Why does your athlete play the game?
Seems like a simple question, doesn't it? And yet my guess is that few tweens or teenaged athletes ever ask themselves that question today, yet they sweat and toil 10-12 months each year to master their sport with hopes of glory.
It all starts with an honest assessment of your athlete's motivation and desire for playing their game. For without the proper motivation your athlete will not possess the burning desire necessary to do what it takes to elevate their game so he or she can dominate on game day and stand out from the crowd.
Your athlete's sport is likely a difficult game that will only get more competitive the older he or she gets.
As a coach it baffles me when kids have been taught to do something a certain way in practice again and again, yet come game day they completely forget how to do it. How can that be?
I have come to the realization that it all comes down to an athlete's motivation and desire. How bad do they want the success they work so hard for?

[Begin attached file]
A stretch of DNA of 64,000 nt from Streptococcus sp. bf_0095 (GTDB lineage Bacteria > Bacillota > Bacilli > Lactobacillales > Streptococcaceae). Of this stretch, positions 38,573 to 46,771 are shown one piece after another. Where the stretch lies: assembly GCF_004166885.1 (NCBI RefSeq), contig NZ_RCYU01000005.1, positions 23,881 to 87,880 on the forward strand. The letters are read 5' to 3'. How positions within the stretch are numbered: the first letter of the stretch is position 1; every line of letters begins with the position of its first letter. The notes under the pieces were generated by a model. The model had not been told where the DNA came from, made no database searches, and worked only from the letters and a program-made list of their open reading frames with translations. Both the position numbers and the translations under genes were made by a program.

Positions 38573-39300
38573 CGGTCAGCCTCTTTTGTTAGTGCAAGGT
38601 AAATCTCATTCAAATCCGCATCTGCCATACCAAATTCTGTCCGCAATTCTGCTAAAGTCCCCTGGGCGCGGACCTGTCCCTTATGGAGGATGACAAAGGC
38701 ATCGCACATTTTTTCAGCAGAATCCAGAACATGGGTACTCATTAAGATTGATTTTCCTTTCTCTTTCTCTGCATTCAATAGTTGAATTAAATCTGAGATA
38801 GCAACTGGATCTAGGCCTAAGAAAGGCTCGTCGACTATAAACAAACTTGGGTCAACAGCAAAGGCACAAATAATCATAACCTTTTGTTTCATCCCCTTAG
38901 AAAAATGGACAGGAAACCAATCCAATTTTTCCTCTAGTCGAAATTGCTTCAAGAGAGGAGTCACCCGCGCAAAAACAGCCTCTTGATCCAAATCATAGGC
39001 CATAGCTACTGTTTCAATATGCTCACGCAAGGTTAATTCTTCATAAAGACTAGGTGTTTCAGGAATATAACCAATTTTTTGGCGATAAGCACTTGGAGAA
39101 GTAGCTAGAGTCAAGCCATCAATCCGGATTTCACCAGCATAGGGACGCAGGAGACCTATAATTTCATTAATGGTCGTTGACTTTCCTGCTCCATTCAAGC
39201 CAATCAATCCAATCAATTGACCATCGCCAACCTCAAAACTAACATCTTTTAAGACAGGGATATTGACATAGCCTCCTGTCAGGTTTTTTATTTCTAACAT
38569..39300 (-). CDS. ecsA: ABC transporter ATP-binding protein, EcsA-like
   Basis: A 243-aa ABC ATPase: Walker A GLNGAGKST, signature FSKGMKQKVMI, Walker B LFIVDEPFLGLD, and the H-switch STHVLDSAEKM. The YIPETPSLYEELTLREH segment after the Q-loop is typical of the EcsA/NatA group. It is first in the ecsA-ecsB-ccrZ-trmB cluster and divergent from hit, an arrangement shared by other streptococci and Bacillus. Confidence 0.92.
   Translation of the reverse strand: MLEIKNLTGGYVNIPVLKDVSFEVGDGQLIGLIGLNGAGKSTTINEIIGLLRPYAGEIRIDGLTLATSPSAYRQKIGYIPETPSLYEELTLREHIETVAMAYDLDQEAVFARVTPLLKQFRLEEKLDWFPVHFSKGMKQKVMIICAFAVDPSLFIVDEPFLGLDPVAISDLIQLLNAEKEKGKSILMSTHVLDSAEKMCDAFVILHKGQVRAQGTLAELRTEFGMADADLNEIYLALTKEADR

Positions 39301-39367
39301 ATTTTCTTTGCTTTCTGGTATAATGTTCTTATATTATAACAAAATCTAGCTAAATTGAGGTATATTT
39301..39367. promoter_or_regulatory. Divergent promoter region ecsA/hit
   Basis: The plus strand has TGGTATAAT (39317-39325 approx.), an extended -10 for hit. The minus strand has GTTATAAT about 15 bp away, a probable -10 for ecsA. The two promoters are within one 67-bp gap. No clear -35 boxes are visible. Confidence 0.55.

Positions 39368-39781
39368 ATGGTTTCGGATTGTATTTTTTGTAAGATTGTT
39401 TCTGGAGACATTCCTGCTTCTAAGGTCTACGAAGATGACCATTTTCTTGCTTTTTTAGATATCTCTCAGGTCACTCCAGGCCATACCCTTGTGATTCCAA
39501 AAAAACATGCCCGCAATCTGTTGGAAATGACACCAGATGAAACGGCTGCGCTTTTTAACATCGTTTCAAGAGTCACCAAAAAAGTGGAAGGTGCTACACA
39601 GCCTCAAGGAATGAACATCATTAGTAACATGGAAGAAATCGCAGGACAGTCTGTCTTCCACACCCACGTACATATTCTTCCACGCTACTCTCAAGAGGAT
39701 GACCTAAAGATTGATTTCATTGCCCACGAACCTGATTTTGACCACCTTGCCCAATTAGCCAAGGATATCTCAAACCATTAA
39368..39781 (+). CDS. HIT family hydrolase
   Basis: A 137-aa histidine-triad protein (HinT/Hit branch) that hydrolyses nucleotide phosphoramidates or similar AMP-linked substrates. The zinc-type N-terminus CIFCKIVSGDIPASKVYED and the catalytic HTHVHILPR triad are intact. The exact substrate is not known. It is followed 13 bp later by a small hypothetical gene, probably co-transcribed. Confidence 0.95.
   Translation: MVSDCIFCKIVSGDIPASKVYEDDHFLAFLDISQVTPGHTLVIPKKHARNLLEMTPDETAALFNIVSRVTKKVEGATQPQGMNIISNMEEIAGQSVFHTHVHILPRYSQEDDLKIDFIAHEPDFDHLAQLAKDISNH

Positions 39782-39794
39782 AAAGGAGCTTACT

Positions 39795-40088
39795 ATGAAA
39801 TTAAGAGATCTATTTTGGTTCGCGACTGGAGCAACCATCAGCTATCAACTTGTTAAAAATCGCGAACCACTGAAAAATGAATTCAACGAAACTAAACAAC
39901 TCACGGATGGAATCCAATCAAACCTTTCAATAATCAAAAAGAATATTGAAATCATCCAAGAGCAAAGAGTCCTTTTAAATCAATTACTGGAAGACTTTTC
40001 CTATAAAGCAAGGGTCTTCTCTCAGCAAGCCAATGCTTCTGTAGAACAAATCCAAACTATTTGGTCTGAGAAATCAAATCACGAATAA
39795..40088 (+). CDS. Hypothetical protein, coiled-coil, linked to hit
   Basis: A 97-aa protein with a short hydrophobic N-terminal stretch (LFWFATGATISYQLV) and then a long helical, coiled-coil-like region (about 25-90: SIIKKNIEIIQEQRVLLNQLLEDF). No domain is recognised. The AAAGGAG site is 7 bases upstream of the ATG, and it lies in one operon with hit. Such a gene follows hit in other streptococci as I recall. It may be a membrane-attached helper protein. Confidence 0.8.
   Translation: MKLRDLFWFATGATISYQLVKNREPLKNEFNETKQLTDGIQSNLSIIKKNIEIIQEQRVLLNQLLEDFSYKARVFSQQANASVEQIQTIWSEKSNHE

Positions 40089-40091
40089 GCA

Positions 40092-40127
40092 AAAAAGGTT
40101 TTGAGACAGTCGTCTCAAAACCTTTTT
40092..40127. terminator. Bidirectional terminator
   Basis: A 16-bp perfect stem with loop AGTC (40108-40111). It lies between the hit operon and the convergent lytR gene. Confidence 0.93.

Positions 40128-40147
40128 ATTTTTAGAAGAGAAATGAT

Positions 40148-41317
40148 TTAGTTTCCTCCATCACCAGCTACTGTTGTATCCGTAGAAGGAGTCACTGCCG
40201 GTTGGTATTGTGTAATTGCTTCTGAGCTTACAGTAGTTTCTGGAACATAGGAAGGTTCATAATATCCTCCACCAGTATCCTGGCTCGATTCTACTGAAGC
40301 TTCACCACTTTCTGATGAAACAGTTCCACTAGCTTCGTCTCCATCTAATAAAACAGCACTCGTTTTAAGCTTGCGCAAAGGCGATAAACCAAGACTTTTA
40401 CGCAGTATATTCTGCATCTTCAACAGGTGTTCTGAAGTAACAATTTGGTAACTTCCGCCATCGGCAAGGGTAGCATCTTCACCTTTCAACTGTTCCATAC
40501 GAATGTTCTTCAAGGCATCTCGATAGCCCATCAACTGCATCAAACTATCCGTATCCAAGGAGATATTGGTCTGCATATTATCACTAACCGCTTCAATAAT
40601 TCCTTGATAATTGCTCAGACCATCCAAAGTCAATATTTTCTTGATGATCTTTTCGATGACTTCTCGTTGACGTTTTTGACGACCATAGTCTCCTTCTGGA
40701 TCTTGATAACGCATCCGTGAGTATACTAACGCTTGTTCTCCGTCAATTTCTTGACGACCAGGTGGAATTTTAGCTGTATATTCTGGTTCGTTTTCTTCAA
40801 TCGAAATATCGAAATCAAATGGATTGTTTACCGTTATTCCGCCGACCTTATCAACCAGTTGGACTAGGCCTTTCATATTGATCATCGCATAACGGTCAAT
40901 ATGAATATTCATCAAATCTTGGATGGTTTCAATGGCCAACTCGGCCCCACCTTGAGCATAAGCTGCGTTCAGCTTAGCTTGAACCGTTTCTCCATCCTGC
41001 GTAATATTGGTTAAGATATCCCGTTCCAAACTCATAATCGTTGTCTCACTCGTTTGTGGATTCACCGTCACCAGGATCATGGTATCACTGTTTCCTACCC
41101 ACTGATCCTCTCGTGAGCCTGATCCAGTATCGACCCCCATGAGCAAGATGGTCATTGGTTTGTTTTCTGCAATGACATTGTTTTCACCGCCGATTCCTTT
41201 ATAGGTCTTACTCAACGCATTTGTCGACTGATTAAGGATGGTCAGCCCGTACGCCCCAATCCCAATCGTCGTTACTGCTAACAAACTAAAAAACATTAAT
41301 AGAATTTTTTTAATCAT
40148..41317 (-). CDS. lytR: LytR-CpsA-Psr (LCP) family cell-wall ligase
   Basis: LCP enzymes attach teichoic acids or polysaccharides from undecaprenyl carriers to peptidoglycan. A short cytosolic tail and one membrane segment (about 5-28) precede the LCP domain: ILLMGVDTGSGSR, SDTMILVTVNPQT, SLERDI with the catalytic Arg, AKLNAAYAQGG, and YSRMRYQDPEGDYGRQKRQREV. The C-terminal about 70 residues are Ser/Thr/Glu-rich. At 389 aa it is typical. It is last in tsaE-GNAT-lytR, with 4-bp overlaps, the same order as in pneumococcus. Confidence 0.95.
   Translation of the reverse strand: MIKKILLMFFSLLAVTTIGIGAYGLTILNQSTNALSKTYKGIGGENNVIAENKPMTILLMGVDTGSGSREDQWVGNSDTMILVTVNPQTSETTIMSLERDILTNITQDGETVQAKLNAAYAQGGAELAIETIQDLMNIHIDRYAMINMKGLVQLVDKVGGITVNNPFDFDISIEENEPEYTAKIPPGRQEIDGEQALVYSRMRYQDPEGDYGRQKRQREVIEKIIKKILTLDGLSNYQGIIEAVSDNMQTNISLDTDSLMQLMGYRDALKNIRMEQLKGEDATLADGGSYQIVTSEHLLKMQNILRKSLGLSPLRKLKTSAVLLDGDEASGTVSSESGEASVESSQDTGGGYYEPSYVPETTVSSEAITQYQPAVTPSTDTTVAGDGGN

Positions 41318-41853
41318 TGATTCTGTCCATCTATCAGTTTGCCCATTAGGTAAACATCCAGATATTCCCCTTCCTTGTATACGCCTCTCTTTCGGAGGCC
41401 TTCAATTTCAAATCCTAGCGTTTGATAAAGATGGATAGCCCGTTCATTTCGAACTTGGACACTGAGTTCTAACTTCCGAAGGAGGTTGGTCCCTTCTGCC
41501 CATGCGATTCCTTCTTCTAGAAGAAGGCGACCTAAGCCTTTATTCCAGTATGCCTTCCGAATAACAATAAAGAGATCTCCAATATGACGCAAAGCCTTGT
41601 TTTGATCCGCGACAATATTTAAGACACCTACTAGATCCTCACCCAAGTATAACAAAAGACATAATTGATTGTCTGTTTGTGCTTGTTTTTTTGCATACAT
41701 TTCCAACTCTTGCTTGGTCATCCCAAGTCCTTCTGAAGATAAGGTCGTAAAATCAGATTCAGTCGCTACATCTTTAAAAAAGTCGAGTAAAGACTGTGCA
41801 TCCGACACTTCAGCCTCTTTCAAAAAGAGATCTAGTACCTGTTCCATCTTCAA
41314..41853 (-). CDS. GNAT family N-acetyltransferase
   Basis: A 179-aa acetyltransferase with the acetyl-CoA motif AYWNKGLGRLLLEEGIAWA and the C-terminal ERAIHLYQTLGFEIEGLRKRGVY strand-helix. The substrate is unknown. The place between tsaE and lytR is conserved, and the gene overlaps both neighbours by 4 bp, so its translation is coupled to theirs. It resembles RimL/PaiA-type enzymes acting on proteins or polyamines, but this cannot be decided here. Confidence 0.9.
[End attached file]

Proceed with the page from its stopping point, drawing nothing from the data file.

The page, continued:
Today's adolescent athlete is different than I and my peers were a few decades ago. Our motivation for playing was all ours, it was pure, and we worked our butts off to be the very best because we had a burning desire to succeed, to play in college or the pros. We didn't know any other way.
Today's athlete needs to find out why he or she plays the game, hopefully for more than just pleasing mom or dad, and it all starts with determining, specifically, what motivates them.
So let's start with understanding a little about motivation. There are two types of motivation:
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